It’s that familiar situation: you come across an amazing job opportunity that has your name written all over it. It’s got the perfect salary, the work seems incredibly rewarding and the role has the potential to become something even bigger.
But you find yourself holding back. The self-doubt kicks in.
And without realising, you start to come up with all sorts of reasons why you shouldn’t go for it. From ‘everyone will be more qualified than me’, to ‘it’s such an amazing opportunity, I bet they’ll be swamped with applications… So no biggie if I miss this one’.
Then whoosh! There goes another opportunity.
It’s familiar territory for many of us.
But here’s what I’ve come to realise – and I reckon Woody Allen hit the nail on the head when he said this.
“80% of success is showing up”.
One of the main reasons we back out of potentially great opportunities is due to a lapse in self-confidence.
We’re not sure if we’re talented enough to get the job; we won’t know anyone at that new exercise class; or we don’t think it’ll ever happen to us that we’ll meet someone amazing at that next event.
For me, I’ve missed out on some potentially great opportunities in the past because I had a real habit of hyping up the competition too much in my head.
Here’s an example to illustrate – and I think of it every time I’m tempted to back out of something big.
Last year, when I was living for some time in Sydney, I found myself working as a promotional girl at a large-scale fashion event called Mercedes Benz Fashion Week.
During the day, I got talking to this photographer guy (who was initially just keen to locate the nearest bar!) and he introduced me to one of his friends, called Reena.
After chatting to her briefly, she invited us to an event she was organising, which casually turned out to be a major beauty pageant called ‘Miss India Australia’.
Sounded pretty glitzy for the hostel-dwelling backpacker that I was at the time, and I thought it could be a lot of fun. So I said yes.
But then something really out there happened.
She asked if I also wanted to be a judge at the event.
Er – me?!
I was just a regular promotional model – and my racial background was quite different being Malaysian-Chinese.
I imagined sticking out big time among a dazzling panel of singers, previous beauty queens and Bollywood actresses.
Well, I guess it turns out they were looking for some diversity on that panel.
All I had to do was apply with a short bio about myself, so they could pass onto the Board, and she would put in a good word for me.
To cut a long story short, I procrastinated – big time. Hours crept into days.
What was happening was I didn’t truly believe that I deserved a place at the table – even though someone was extending the opportunity to me.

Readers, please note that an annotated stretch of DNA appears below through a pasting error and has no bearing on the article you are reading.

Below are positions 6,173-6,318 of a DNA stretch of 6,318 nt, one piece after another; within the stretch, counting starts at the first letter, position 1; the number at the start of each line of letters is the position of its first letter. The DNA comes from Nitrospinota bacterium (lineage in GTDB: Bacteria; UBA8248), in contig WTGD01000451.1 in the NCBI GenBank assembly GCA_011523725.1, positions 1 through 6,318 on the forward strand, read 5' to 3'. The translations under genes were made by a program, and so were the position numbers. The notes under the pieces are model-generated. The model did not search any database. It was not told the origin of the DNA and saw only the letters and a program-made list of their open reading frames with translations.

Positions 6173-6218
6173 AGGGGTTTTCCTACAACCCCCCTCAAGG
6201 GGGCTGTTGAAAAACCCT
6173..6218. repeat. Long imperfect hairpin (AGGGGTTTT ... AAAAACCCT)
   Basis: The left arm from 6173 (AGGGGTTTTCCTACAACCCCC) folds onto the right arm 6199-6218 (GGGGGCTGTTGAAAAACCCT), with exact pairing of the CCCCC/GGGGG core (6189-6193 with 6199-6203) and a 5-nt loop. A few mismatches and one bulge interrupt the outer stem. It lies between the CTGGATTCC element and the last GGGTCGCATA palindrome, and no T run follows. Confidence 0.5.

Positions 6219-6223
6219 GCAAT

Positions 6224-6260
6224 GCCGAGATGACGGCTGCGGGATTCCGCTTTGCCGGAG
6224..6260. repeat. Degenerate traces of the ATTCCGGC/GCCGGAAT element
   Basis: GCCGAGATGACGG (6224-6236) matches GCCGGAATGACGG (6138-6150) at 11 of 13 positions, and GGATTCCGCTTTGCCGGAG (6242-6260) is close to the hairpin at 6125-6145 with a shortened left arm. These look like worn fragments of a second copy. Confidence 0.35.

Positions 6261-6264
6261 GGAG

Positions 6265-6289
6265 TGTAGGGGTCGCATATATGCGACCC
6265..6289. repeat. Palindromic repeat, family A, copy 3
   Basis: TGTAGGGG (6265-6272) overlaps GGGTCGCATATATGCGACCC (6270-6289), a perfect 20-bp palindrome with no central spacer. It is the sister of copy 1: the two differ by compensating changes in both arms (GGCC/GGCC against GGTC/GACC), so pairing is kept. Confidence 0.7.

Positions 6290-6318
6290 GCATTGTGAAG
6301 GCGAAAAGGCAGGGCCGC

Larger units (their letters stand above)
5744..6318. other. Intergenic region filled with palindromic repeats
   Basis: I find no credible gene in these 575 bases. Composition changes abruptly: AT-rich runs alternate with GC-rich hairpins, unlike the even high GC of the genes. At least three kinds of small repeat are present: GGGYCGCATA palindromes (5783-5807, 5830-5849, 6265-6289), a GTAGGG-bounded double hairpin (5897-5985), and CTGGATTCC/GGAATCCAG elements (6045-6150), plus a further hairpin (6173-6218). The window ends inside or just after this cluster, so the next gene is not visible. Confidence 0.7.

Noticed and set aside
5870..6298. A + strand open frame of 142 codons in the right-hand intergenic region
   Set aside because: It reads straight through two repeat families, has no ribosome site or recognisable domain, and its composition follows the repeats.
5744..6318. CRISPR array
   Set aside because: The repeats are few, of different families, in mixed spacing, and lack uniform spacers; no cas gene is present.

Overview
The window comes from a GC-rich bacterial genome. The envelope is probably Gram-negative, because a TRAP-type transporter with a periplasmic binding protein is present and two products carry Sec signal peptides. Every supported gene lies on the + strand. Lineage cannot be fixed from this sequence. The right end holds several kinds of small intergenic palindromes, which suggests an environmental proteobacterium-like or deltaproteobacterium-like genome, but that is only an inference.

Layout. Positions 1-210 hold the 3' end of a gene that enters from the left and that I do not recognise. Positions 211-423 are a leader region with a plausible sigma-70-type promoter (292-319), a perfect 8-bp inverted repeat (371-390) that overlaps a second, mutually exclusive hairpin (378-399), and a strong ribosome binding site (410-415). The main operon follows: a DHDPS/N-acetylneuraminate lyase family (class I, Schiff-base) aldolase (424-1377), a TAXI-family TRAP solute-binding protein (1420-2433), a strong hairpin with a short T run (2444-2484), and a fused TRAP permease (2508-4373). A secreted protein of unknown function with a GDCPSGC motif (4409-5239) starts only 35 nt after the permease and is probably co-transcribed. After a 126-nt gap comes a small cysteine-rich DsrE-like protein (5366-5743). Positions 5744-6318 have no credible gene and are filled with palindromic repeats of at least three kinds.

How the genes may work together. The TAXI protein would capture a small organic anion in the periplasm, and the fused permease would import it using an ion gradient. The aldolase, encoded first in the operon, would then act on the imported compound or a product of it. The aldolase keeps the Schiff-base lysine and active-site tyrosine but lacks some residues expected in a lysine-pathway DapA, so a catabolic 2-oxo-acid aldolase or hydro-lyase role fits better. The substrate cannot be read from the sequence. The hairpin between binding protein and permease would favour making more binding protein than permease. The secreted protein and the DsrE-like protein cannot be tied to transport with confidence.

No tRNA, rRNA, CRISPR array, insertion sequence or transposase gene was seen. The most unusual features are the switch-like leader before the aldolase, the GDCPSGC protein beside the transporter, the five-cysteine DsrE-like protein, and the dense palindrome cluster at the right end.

Reena hadn’t given a fixed deadline for the bio, as the event was still a few months away, but I knew I would have to send something in soon.
When I finally mustered up the courage to throw something together two weeks later, it was too late.
They’d just filled the last spot for the final judge.
So, from this story, my advice for you is: don’t let yourself get paralysed by comparing yourself overtly to the imagined competition.
The key to breeding opportunity is quietening this rivalry in your head and believing that you can bring unique talent and personality to each situation.
The reality is, you can bring something to the table that no one else does.
For example, in my case, if I’d suspended my self-doubt and had the guts to show up, I could’ve created the space for something truly memorable to occur.
By entering the arena and being open to whatever comes at you, you create the possibility for magic to happen.
Even for the most intimidating of opportunities, with the biggest prizes, showing up puts you in the race, when others are equally, if not more, tempted to back out due to the fear.
Tim Ferriss, entrepreneur and #1 New York Times best-selling author, illustrates this with a compelling anecdote in his critically-acclaimed The 4 Hour Work Week (check it out if you haven’t checked it out already, it’ll knock your socks off!)
He describes the time he once lectured at Princeton University and offered an exclusive challenge to the undergraduate students in his ‘High-Tech Entrepreneurship’ class.
The challenge was designed primarily to get students to expand their comfort zones and to become aware of their power to create opportunity, by having as many uncomfortable conversations as possible.
Their task was to contact three seemingly impossible-to-reach people (famous celebrities; politicians; whoever they could get their hands on) and get at least one to reply to three questions.
The grand prize was incredible – a round-trip ticket anywhere in the world for the person who could deliver the most impressive results.
So, out of the 20 students in that room, drooling at the lure of a potential free trip across the globe, how many completed the challenge?
There were plenty of excuses. From ‘I have a big paper due, and…’ to ‘it’s not that easy to get someone to…’
But the main reason for them not participating however, which was repeated in different words, was that the challenge was too tricky and that other students would outdo them.
To this Tim says poignantly, ‘Since all of them overestimated the competition, no one even showed up.’
He underlines the idea that a lot of the time it’s easier to achieve something ‘out of your league’ than you think.
It gets lonely at the top. When the prize is greater and seemingly more unattainable, a collective insecurity forms.
You feel the fear – but then so do most other people.
So next time you feel insecure about your chances, you’re not alone: 95% of your competitors are in the same boat.
And that’s when being the one to show up and give it everything you’ve got can lead to something potentially incredible.